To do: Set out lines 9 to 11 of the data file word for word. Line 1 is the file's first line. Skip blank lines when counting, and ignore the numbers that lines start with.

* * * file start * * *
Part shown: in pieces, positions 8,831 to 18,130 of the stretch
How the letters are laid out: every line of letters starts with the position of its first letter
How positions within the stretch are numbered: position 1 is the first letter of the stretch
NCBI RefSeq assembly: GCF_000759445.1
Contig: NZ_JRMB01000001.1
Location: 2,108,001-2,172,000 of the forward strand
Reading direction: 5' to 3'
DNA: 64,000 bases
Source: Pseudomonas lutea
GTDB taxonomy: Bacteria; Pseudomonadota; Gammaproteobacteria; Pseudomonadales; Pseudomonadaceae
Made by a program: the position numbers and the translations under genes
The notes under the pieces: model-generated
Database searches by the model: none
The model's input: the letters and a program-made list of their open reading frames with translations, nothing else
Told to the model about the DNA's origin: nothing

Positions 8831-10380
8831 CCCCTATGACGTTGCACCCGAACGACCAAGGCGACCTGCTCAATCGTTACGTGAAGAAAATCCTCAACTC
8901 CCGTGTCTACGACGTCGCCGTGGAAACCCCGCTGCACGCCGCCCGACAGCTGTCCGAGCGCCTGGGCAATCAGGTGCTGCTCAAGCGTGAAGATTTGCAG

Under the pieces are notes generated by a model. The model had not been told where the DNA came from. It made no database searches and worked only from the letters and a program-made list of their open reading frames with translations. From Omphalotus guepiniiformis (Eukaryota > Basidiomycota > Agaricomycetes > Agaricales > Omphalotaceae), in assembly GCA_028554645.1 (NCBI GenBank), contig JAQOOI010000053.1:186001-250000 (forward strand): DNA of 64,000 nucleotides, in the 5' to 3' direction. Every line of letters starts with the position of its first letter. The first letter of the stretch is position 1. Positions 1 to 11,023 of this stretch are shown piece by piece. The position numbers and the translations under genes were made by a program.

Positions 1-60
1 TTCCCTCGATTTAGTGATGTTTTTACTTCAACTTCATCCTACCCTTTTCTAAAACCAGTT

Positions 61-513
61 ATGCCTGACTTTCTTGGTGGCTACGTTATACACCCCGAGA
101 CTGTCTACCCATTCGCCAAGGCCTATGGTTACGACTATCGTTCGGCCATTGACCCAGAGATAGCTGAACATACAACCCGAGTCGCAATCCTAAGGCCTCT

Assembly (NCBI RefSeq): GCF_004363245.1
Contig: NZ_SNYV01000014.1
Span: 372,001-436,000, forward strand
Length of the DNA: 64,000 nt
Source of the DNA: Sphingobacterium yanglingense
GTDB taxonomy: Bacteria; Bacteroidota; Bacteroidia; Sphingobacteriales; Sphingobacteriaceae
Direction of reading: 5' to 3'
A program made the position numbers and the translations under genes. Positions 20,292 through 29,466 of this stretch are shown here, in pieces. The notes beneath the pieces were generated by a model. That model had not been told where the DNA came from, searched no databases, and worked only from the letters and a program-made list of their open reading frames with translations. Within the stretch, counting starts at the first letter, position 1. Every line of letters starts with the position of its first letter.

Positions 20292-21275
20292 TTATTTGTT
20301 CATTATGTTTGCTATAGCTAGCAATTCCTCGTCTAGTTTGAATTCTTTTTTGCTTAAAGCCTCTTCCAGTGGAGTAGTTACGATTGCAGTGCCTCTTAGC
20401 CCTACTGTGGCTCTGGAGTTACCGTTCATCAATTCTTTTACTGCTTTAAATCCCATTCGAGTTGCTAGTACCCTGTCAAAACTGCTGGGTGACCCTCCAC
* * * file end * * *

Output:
Source: Pseudomonas lutea
GTDB taxonomy: Bacteria; Pseudomonadota; Gammaproteobacteria; Pseudomonadales; Pseudomonadaceae
Made by a program: the position numbers and the translations under genes